The basic plot is that Jack lives with his Ma in ‘Room’. He was born in Room and him and his Ma have never been outside. They muddle by but after Jack’s fifth birthday Ma hatches a plan to escape Room. I haven’t done the plot justice but it’s beautiful – and I mean both the book and the film.
This is another one where I watched the film first, I went with my friend Jess and I don’t know why but it quickly became my favourite film. I do like a good weepy film and this one has several weepy moments and I just think it was brilliantly done. Congratulations to Brie Larson for winning that Oscar, it was definitely deserved and Jacob Trembley’s performance as Jack was also incredible.
The end scene is the same in the book as it is in the film – Jack and Ma return to Room and say goodbye but the overall ending is different. In the film Ma returns from the hospital and it’s implied that she starts to get better as Jack and Ma continue to live with Grandma and Steppa. Whereas in the book Ma insists they move into their own place and although it’s difficult at first it’s implied that things do end as happily as they can. But I don’t know, I preferred the characters in the film – Grandma had much more patience with Jack in the film than she did in the book and although I know in my heart that the book definitely portrayed everything more realistically I prefer the film! I’m sorry!
The Hunger Games: Mockingjay (Francis Lawrence, 2015)
I think the thing with the Mockingjay book is that I didn’t quite ‘get’ it… The same could be said for ‘Catching Fire’ but at least they have another Hunger Games so actually no I enjoyed that one. I wasn’t quite following the Mockingjay book though.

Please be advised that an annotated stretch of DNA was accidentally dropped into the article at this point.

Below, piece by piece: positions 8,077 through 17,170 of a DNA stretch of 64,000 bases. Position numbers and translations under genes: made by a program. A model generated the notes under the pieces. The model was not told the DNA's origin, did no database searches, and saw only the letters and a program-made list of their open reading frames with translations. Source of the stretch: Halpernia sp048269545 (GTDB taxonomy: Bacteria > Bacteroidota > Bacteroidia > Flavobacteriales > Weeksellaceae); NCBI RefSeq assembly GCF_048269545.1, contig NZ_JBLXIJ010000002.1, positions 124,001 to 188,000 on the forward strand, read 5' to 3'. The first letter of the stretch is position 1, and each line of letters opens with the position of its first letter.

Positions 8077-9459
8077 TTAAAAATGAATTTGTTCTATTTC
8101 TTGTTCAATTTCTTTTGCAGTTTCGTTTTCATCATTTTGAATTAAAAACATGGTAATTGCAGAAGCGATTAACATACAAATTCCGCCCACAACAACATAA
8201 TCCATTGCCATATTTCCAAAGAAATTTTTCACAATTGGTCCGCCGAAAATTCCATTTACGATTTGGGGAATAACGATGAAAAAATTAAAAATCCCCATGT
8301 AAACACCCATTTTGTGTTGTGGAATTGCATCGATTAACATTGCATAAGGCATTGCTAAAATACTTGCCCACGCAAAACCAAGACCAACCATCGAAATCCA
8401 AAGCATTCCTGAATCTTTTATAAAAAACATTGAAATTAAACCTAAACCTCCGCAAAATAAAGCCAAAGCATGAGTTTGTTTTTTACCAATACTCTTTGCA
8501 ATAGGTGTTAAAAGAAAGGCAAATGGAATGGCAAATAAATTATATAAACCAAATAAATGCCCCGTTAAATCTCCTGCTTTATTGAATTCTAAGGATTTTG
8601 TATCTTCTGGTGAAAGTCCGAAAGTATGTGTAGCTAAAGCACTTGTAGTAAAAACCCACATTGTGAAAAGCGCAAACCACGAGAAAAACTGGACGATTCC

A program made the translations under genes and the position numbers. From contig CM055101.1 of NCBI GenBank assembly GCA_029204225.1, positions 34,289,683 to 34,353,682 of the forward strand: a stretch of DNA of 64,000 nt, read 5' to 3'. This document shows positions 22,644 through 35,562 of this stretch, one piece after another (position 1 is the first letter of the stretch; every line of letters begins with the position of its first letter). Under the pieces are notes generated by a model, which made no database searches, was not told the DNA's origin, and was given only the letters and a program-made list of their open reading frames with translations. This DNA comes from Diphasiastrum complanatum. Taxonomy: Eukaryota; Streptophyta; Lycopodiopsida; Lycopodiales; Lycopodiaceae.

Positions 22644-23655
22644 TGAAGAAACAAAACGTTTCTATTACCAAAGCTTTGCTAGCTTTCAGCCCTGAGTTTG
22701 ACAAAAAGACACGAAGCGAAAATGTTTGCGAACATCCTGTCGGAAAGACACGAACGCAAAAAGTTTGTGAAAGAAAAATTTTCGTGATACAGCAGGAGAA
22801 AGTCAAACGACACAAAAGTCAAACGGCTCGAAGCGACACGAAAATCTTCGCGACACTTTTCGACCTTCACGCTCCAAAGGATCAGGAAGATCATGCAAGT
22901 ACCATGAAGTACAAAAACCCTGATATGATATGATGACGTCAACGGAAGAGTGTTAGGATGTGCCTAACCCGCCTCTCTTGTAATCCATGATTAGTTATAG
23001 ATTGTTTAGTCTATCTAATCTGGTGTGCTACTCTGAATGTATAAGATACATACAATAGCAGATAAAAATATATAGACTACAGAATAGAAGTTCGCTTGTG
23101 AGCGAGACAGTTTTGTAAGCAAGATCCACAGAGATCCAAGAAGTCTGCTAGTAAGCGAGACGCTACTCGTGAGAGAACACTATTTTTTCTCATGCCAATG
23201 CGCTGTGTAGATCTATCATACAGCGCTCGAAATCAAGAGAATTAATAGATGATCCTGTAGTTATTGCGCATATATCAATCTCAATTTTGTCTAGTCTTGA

I did finish it – my friend Becca very kindly lent it to me after I’d enjoyed the first two books and I read a couple of chapters each night but I can’t honestly say that I followed much of it. I don’t know why… A lot of these books I’m listing are books I read as a teenager so maybe I was just a bit dim but I feel like it all got a bit lost in translation for me.
I didn’t fully understand what had happened until I watched the film and then I actually understood some of Katniss’ decisions. For example when she shot President Coin instead of President Snow. Again though, this may be because I was quite young when I originally read the book whereas I was about twenty when the film came out. Maybe if I reread it now it would make much more sense. But overall, right now, I prefer the film.
The Maze Runner (Wes Ball, 2014)
I originally watched this film because Becca had read the books and was a fan so she dragged us all to the cinema, and we all ended up loving it. As I’d enjoyed the film so much I decided to give the book a stab and Oh My God.
To be honest it’s been a while since I attempted the book (and I didn’t finish it) so I can’t remember everything but first of all I remember it being written really weird. I don’t know, all the boys just talked like farmers and I wasn’t really feeling it so I pushed through but it got worse.
Thomas and Teresa could communicate with each other telepathically in the books – a decision I’m so glad they made to get rid of in the films because WHAT? Why? How does that make sense? I hadn’t been Teresa’s biggest fan in the films anyway but in the books she was so much worse and I just couldn’t get through it once Teresa had been introduced. I don’t think it’d matter if I picked the book up again now. I love the films but dear God, I can’t stand the books.
So there we have it, five film adaptations I preferred to the books. Feel free to comment whether you agree or disagree, and what your favourite or worst book to film adaptations are!